Remaking Arey - from The Messenger
In just eight short months, the sounds of children laughing and learning and playing will once again fill the halls at the former Arey Elementary School, 104 S. 17th St., as it reopens as the new Fort Dodge Early Childhood Center.
Since its decommission as an elementary school, the building has served as the Fort Dodge Community School District's central office building and housed the CARES/PRIDE alternative school. But next fall will be the first time since June 5, 1990, that the entire building was used as a school, housing preschool, transitional kindergarten and kindergarten for the whole district.
Superintendent Dr. Jesse Ulrich announced his plans to the district's board of education in the fall of 2019 to transition the fifth grade back to the neighborhood elementary schools and move the districts kindergartners into one building, along with transitional kindergarten and preschool.
"We wanted to have a greater focus on our early childhood learners to make sure that all of those teachers are together, receiving professional development, looking for the same things so that when students are finishing up kindergarten and transitioning to those neighborhood elementaries, they have a great foundation knowledge of literacy and math instruction," he told The Messenger recently.
Through this plan, the district was able to give new life to an old building and reinvest millions of dollars into Fort Dodge through the use of local contractors.
Once the renovation of the new Central Office Building at 109 N. 25th St. was complete and the district administration was able to move into that facility, construction on the renovation of the former building was able to get started.
Jensen Builders, of Fort Dodge, won the contract for the project for $5,964,000. Construction started at the beginning of October.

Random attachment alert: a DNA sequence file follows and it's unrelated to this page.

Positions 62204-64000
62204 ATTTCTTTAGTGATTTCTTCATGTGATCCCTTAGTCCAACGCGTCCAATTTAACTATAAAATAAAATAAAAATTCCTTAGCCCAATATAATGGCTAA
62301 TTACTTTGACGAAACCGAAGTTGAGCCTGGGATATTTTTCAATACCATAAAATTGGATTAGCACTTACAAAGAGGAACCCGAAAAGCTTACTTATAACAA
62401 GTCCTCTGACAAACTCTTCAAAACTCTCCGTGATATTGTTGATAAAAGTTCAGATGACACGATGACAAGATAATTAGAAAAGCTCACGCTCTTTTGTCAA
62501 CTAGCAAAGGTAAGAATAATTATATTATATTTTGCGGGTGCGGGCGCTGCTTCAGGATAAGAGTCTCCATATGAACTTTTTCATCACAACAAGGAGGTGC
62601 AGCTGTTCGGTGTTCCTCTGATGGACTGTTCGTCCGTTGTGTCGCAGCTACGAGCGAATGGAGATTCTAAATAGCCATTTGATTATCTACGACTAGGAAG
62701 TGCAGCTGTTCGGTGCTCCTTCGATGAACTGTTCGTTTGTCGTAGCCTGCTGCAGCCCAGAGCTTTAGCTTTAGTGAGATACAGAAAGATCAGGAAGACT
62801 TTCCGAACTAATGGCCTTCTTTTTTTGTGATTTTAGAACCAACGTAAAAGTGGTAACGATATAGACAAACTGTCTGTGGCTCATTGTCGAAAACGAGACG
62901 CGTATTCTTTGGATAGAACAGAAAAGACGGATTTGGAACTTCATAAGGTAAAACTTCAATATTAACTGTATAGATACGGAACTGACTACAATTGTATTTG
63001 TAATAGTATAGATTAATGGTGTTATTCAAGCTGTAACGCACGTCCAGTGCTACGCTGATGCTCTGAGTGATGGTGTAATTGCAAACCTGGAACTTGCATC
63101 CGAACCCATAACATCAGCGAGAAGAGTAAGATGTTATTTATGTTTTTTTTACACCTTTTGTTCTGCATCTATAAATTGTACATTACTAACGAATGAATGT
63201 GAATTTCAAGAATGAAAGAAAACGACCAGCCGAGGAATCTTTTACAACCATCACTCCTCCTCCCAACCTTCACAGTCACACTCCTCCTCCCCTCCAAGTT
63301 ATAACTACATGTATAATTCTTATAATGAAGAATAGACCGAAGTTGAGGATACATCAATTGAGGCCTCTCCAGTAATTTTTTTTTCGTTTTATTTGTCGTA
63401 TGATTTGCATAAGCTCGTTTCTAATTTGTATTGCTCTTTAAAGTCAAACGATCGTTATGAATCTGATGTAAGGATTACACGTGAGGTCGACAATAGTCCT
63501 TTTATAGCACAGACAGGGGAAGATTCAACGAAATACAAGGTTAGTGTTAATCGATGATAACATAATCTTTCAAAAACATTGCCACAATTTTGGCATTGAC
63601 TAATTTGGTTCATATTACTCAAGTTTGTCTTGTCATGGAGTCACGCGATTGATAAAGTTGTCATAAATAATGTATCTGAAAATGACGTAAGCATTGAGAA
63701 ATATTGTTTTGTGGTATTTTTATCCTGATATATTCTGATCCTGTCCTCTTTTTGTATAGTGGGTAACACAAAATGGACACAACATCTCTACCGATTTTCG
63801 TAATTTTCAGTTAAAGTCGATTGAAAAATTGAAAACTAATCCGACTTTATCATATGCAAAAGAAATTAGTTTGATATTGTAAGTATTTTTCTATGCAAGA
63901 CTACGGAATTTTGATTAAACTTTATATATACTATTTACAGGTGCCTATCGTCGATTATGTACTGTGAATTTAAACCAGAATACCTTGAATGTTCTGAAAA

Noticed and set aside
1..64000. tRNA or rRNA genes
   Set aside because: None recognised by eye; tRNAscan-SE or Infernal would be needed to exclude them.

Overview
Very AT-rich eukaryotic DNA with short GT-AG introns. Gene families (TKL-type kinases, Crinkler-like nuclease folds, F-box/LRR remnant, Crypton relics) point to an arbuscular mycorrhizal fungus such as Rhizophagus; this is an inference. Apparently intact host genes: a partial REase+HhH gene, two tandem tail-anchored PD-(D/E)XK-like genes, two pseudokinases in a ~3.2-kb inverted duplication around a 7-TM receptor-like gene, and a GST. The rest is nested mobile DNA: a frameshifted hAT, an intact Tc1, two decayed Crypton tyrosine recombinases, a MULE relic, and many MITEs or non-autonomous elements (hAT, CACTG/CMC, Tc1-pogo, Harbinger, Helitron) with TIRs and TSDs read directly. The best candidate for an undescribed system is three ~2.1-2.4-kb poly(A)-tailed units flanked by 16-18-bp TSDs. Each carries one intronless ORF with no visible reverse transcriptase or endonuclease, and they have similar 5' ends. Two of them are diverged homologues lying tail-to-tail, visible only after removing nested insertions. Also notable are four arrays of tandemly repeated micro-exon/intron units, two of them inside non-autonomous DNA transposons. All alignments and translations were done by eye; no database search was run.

Most noticeable at this point in the project is the addition of four new classrooms on the west side of the building - two on the first floor and two on the second floor. An elevator was also included in this addition, making the building ADA accessible.
"It's going to be a really unique building," Ulrich said. "It's going to be one of our largest elementaries that we have. It will serve about 450 preschool though kindergarten students."
For administration, the building will have a principal and a coordinator for early childhood services.
There will be 12 sections, or classes, of kindergarten, two sections of transitional kindergarten and six sections of preschool in the building.
On the first floor, near the former main entrance to the building, will be a new library/media center which will integrate STEAM (science, technology, engineering, art and math) activities for students. On the second floor, there are 14 classrooms for kindergarten classes, with adjacent classrooms sharing a private restroom. The new main entrance to the building will be near the gym and cafeteria on the south side of the building.
"(The building is) just really well-designed in my biased opinion," Ulrich said. "I think it's really well-designed for collaboration of teachers and efficiency of space."
Jensen Builders are doing a "phenomenal job" keeping the project on track, Ulrich said. The project is scheduled to be complete in June 2021.